The standalone soliloquy was not an uncommon form for him at the time. In January 1905, he had written “The Czar’s Soliloquy” in response to Nicholas II’s actions against striking workers in St. Petersburg. The following month, he wrote both “Adam’s Soliloquy” and “King Leopold’s Soliloquy,” a piece of political satire harshly critical of the Belgian king’s actions in the Congo Free State, over which he claimed personal ownership.

From Mark Twain, Eve’s Diary, illust. Lester Ralph (Harper & Brothers: New York, London, 1906), xii.

But the subject matter of “Adam’s Soliloquy” was also a common one for Twain. Adam, Eve, and the events and characters of Genesis appear hundreds of times in Twain’s writing. He frequently uses Adam’s status as humankind’s first and only common ancestor and Adam and Eve’s choices in the Garden of Eden to consider human connectedness and moral responsibility.

In 1869’s The Innocents Abroad, for instance, he humorously positions himself weeping at Adam’s supposed tomb: “How touching it was, here in a land of strangers, far away from home, and friends, and all who cared for me, thus to discover the grave of a blood relation.” Twain’s most well-known works on the subject are Extracts from Adam’s Diary, originally published in 1893, and Eve’s Diary, written in the summer of 1905.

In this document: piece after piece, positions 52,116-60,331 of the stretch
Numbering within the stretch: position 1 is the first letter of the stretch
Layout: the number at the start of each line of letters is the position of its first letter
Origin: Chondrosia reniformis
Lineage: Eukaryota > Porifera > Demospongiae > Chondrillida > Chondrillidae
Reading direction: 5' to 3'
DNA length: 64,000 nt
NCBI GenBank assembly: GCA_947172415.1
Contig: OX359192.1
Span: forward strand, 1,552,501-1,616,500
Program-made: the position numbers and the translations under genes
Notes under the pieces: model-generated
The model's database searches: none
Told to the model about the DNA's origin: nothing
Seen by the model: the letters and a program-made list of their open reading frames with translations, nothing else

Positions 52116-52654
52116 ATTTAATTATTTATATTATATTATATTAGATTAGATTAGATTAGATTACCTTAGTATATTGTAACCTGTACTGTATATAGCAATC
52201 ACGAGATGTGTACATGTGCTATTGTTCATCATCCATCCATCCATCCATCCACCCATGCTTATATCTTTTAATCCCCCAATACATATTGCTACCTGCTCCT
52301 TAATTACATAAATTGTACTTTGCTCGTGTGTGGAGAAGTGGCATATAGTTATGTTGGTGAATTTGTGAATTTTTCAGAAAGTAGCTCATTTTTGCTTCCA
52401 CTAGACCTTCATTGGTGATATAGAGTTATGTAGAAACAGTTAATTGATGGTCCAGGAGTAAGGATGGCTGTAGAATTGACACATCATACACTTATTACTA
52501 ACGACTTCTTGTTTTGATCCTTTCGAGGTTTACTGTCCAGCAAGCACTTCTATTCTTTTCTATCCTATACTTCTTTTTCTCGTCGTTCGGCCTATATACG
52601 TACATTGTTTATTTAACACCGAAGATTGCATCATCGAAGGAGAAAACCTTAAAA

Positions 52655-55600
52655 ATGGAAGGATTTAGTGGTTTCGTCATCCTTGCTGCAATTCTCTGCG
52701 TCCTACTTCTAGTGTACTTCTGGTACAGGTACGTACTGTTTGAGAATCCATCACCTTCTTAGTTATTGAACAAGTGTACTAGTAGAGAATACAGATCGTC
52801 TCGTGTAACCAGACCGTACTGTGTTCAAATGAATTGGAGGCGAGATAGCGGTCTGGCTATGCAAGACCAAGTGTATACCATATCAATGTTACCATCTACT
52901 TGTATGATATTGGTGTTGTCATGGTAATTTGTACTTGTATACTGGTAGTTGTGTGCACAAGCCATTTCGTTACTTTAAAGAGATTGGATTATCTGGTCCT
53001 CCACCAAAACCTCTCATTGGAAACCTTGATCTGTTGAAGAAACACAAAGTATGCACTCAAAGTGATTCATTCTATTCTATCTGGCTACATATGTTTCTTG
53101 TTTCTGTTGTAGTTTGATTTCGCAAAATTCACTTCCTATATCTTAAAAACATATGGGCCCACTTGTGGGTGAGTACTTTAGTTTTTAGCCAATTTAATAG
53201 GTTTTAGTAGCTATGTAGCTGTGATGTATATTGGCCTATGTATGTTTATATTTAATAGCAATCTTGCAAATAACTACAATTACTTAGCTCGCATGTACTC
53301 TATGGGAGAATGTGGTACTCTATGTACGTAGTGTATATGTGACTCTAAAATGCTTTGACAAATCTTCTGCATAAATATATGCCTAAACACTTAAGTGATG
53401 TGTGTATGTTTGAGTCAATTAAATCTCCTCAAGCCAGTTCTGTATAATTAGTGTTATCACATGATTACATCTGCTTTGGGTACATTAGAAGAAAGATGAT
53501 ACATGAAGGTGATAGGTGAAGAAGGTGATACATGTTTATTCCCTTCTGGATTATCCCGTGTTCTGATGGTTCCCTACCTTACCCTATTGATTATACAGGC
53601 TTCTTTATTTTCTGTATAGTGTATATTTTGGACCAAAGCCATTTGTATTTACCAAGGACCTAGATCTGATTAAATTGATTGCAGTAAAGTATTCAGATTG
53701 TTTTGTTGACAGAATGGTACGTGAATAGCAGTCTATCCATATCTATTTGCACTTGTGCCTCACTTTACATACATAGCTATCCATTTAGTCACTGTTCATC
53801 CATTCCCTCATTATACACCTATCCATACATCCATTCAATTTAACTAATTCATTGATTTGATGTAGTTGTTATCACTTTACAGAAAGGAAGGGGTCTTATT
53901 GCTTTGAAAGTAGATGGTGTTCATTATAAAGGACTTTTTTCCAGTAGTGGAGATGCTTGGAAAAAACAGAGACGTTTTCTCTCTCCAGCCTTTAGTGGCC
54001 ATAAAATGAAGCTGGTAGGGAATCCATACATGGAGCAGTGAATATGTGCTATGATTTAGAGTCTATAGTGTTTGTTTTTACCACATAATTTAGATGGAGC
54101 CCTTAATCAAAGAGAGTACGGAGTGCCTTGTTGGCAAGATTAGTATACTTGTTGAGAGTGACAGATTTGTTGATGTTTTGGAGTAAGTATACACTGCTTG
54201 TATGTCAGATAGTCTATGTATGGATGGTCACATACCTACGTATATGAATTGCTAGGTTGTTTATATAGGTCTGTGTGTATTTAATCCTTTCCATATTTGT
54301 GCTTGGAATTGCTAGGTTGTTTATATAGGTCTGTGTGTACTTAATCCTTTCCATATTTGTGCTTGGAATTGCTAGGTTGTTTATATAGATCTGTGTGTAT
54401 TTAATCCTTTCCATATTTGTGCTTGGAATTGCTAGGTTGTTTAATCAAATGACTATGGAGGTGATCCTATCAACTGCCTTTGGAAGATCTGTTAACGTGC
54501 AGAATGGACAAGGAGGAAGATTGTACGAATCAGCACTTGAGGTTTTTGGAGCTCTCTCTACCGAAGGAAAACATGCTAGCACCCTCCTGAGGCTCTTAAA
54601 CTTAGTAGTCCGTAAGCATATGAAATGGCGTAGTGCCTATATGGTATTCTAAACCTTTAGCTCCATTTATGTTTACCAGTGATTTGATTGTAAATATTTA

Given the subject matter, many readers asked if Twain had read the works of Charles Darwin. He’d actually met Darwin in England in 1879, and mentioned Darwin and his works in his public and private writings. The same year he met Darwin, Twain began his involvement in a somewhat-humorous attempt to build a monument to Adam, because, as he stated in a 1905 essay of the same name, “there seemed to be a likelihood that the world would discard Adam and accept the monkey, and that in the course of time Adam’s very name would be forgotten in the earth . . .”

But what about that dinosaur?

The selection we used came from the beginning of Part II of the piece, with Adam observing humanity in Central Park, and it left off with a tantalizing remark about a dinosaur. The piece itself opens this way:

(The spirit of Adam is supposed to be visiting New York City inspecting the dinosaur at the Museum of Natural History)

It is strange . . . very strange. do not remember this creature. (After gazing long and admiringly.) Well, it is wonderful! The mere skeleton fifty-seven feet long and sixteen feet high! . . . Think of a hundred of them in line, draped in shining cloth of gold!–a majestic thing for a coronation procession. But expensive, for he would eat much; only kings and millionaires could afford him.